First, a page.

Fort Worth History Honors Staff Ride Concludes
Washington, D.C - Seventeen honor students from Fort Worth ISD's JROTC U.S. Military History Course spent an entire week coming face-to-face with the past, learned from the present and contemplated the future on the JROTC Department annual Staff Ride.
A Staff Ride is an experiential learning opportunity that places students "in the moment" at the sites of various historic and current events.
“The 2019 Staff Ride was a once in a lifetime opportunity for students to deepen understanding of themselves as a citizen leader,” said Joseph Niedziela, director of Social Studies. “At each site, students were asked to do more than recall dates, people and events that happened there. They bridged connections between past and present. They learned the ways in which history informs our beliefs and how our values guide actions.”
This year, JROTC students from Young Men’s Leadership Academy, North Side High School and South Hills High School walked the battlefield at Antietam (Sharpstown), retraced the history of Harpers Ferry, met with both U.S. Representatives Kay Granger (R) and Marc Veasey (D), placed a wreath at Mount Vernon, received an intimate insight into the daily operations of Arlington National Cemetery, visited the National Museum of African American History and Culture and explored the United States Holocaust Memorial Museum. In addition the cadets visited the Washington Mall war memorials, and the Martin Luther King, Abraham Lincoln and Thomas Jefferson Memorials.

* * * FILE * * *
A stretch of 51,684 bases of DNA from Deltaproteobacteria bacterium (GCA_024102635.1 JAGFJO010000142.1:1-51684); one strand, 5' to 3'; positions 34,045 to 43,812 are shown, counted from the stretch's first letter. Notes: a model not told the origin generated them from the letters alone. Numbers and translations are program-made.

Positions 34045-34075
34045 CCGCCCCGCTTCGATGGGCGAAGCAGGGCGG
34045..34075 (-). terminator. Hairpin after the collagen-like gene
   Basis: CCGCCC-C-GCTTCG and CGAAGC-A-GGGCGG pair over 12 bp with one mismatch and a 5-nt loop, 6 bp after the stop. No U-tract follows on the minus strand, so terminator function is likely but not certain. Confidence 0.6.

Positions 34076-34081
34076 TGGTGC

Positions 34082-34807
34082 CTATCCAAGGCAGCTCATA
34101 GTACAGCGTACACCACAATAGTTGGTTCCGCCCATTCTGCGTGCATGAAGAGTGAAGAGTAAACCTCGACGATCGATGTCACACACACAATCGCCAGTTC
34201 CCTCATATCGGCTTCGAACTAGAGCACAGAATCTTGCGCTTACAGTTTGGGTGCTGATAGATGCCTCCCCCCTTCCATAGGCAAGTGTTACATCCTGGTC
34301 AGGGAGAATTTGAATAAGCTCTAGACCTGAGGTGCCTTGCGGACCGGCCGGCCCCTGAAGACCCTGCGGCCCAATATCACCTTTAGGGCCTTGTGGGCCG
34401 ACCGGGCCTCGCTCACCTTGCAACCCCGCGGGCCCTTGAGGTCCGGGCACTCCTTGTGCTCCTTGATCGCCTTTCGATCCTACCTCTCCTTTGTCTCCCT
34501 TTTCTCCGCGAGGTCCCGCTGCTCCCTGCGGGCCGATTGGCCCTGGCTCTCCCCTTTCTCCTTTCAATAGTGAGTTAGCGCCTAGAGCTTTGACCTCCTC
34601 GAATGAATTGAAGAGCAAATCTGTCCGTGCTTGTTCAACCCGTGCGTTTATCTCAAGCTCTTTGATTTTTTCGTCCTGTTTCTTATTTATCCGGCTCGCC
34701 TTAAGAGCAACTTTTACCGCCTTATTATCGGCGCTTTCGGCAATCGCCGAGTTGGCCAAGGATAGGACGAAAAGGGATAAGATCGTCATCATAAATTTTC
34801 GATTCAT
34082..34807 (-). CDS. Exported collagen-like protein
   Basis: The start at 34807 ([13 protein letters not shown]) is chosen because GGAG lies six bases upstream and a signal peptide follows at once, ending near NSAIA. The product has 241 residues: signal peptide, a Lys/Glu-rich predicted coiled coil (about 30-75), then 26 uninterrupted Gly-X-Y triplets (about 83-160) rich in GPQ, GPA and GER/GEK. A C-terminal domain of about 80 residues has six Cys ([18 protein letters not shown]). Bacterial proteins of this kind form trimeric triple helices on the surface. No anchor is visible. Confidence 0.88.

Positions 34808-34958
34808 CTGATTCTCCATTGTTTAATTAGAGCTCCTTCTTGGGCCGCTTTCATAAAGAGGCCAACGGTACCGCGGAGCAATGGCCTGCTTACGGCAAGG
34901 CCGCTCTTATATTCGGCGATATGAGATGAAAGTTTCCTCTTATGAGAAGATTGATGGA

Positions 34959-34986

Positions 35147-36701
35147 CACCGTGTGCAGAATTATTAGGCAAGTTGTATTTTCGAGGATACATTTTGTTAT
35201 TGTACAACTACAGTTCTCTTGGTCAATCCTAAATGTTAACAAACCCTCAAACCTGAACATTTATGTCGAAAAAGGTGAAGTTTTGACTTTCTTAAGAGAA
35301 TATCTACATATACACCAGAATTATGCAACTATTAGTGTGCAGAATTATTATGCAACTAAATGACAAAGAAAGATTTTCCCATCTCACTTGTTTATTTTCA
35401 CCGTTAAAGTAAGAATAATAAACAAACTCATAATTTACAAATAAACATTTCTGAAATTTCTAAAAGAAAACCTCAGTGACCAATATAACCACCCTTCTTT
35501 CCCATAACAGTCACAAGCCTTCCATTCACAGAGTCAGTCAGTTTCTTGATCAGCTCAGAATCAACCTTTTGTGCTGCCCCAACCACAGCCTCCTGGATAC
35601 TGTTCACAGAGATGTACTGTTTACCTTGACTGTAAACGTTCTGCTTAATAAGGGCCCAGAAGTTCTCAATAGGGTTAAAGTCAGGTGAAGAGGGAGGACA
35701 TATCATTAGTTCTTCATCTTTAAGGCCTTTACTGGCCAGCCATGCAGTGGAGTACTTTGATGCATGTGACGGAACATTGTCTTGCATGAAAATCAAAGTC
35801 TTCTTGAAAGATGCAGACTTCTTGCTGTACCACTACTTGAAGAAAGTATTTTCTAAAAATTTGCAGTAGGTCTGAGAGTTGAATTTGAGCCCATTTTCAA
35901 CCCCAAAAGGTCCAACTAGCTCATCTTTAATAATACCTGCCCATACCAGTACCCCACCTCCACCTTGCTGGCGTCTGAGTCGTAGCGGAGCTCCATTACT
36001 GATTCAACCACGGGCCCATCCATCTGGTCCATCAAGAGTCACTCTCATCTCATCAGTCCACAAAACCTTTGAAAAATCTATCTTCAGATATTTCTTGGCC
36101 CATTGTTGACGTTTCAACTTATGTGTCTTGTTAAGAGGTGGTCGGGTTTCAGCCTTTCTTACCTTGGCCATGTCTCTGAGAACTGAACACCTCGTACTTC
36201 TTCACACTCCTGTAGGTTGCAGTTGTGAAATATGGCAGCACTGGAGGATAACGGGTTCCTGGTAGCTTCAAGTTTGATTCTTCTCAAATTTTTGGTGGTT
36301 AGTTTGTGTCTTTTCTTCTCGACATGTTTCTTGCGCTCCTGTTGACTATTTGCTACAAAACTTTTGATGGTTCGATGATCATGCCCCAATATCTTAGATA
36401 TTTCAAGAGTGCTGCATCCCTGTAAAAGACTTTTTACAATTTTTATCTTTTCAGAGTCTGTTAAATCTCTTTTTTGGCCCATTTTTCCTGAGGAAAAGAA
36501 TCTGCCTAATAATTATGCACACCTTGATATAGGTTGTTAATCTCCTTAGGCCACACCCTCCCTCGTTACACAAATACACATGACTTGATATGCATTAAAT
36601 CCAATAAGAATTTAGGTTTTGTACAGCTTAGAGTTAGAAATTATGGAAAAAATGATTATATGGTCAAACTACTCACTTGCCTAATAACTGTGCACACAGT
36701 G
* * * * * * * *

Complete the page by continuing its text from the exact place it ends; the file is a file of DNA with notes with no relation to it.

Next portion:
“Staff Rides offers inherent flexibility and versatility for teachers,” said LTC (RET) Richard Crossley, director of the JROTC Department. “Our recent Staff Ride to the Washington D.C. area was interdisciplinary in approach, bringing in aspects of political science, military culture, international relations, law, literature, loss, art, and philosophy.”
Each day was long. Accompanying teachers challenged students to journal their impressions daily and to write the essay each student will be required to produce answering an over-arching set of important questions.
“Cadets witnessed first-hand emblems of sacrifice, suffering, slavery; heartache, hard-times, hardships, persecution, prejudice, and privation,” said Monita Sharpe, a chaperone and teacher at North Side High School. “Yet they return realizing that devotion, dedication, discipline; passion, patience, and perseverance can cause them to impact, impress, and improve their community, culture and climate just as those who tread before them.”
The U.S. Military History Course was piloted by Fort Worth ISD JROTC students and is a collaboration with V-NEP - the Veterans National Educational Program. Other school districts in Texas and Virginia have now adopted this course of study.